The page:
Mon | Jun 18, 2018

Editorial | Commonwealth foreign ministers must revise agenda

Published:Tuesday | September 19, 2017 | 12:09 AM

When Jamaica's Kamina Johnson Smith and her Caribbean counterparts join fellow Commonwealth foreign ministers on the margins of the UN General Assembly this week, we expect that they will propose a radical adjustment to the agenda to accommodate an urgent and existential crisis.

For, by the time they arrive in New York, a number of Caribbean countries, including several members of the Commonwealth, are likely to have been seriously sideswiped, if not taken direct hits, from Hurricane Maria, the latest in a string of Atlantic storms to have slammed the region this year. It is only a fortnight ago that Hurricane Irma caused devastation in the archipelago, before going on to do more damage to mainland USA. In-between, the islands of the Caribbean were spared the worst of two other potentially dangerous storms.

This cavalcade of powerful hurricanes underlines the fact that world is facing an increasing number of extreme weather events, the result of higher global temperatures, caused primarily, the most credible science proves, by greenhouse gas emissions. In other words, it is man-made.

This vindicates the Commonwealth's long-standing attention to the dangers of climate change, a posture that has been reinforced by the current Commonwealth secretary general, Patricia Scotland.


Life and death matters


As recent events have shown, global warming is a matter of life of death to the Caribbean, and other regions of small island developing states, such as those in the Pacific and low-lying coastal areas. But it is not only the fury of wind that poses the threat; rising sea levels, too, unless contained, threaten to overwhelm these states.

The danger, however, lies not only in these events. Extreme monsoon rains recently caused severe flooding and loss of life in Commonwealth members, Bangladesh and India. In the United States whose president, Donald Trump, rejects the fact that the actions of humans are causing the earth to become hotter and pulled America out of the Paris Climate Accord - rain associated with Hurricane Harvey caused unprecedented flooding in Houston, Texas.

The rich, powerful United States can perhaps easily afford to rehabilitate Houston, as well as deal with the devastation left by Irma on the Florida Keys and elsewhere. France, The Netherlands and Britain will help in the rebuilding of their overseas provinces, regions and territories in the Caribbean.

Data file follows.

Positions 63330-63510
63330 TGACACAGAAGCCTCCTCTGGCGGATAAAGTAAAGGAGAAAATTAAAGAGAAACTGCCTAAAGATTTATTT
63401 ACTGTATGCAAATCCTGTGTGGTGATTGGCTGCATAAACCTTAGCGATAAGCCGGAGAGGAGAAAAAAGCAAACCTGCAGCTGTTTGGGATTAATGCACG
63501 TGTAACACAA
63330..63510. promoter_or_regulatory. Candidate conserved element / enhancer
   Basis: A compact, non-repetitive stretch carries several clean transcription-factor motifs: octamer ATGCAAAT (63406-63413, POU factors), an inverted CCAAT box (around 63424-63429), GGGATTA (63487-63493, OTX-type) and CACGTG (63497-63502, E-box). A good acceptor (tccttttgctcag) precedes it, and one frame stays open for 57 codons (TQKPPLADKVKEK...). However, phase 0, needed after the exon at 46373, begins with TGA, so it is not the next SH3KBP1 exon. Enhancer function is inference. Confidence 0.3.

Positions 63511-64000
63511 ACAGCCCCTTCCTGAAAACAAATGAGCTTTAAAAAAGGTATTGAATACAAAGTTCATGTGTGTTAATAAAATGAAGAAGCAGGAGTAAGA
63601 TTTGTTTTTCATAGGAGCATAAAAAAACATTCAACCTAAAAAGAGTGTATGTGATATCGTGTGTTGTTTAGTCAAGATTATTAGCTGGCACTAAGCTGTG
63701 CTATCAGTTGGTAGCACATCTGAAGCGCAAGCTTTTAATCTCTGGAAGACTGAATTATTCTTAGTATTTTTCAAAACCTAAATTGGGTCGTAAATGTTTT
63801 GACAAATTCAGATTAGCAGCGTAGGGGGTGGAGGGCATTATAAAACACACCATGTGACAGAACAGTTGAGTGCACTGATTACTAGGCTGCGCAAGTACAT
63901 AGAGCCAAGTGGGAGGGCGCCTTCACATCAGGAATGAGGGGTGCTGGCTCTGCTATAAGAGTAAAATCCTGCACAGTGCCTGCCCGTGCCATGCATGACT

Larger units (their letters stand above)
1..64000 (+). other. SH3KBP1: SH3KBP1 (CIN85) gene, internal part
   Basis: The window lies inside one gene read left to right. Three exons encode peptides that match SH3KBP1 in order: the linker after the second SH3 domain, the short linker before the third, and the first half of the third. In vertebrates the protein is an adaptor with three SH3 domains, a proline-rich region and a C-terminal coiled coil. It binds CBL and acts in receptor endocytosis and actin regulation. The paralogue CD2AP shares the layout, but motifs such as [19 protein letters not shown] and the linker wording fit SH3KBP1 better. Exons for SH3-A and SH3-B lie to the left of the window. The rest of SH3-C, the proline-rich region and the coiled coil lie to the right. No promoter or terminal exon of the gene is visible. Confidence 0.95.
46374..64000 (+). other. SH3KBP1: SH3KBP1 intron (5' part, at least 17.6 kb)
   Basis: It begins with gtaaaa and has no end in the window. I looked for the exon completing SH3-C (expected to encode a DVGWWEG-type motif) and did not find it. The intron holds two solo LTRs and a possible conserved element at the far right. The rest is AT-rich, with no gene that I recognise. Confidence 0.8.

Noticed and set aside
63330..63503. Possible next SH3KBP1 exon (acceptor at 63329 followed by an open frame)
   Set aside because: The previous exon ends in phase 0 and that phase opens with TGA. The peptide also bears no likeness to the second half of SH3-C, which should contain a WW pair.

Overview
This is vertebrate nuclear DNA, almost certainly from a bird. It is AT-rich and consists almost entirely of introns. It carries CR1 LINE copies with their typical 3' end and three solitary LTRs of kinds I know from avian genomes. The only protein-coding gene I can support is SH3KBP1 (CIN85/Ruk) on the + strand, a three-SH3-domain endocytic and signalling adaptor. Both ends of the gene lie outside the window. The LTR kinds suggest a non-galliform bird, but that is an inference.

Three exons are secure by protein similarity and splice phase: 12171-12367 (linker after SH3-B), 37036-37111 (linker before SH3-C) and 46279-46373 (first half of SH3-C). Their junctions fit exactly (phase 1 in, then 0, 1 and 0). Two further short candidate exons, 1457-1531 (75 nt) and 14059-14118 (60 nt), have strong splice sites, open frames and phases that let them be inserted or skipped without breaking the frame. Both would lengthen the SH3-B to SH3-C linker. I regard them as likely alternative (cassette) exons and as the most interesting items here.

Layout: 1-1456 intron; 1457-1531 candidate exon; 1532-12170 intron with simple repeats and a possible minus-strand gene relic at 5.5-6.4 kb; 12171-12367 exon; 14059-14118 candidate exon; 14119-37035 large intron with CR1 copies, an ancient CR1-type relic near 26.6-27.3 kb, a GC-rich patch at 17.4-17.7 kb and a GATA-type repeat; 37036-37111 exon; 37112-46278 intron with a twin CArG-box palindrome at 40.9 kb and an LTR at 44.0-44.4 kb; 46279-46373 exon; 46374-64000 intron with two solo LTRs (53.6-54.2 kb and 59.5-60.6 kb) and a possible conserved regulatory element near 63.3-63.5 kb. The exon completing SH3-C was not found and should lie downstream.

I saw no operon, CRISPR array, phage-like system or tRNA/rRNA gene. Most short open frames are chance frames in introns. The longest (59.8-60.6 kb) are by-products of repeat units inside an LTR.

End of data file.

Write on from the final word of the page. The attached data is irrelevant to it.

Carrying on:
The prospects, however, are not too bright for independent states like Antigua & Barbuda, Dominica, St Kitts & Nevis and others in the Caribbean, including Jamaica, that are members of the Commonwealth. The Caribbean is the world's most indebted region. Its fragile economies, having barely emerged from the global financial meltdown of a decade ago, are being pushed by climate events to the cusp of another crisis.


New context


It is in this context we suggest that the Commonwealth foreign ministers place the Caribbean's economic crisis, exacerbated by recent hurricanes, as well as the existential threat posed by climate change, front and centre of their discussions, including mobilising support for the region's recovery. The platform of the UN General Assembly is also not an inappropriate one for Commonwealth members, in a coordinated fashion, to make the case.

Further, this week's meeting should be a precursor to a larger initiative by Commonwealth finance ministers, at their conference in Washington next month to be held in parallel with the annual meeting of the IMF to again bring the plight of the Caribbean to global attention.

It was recognised, at the time of the global meltdown a decade ago, that the region carried an unmanageable debt burden. Implicit promises of assistance were made, but not delivered. The Commonwealth can help to rekindle the argument.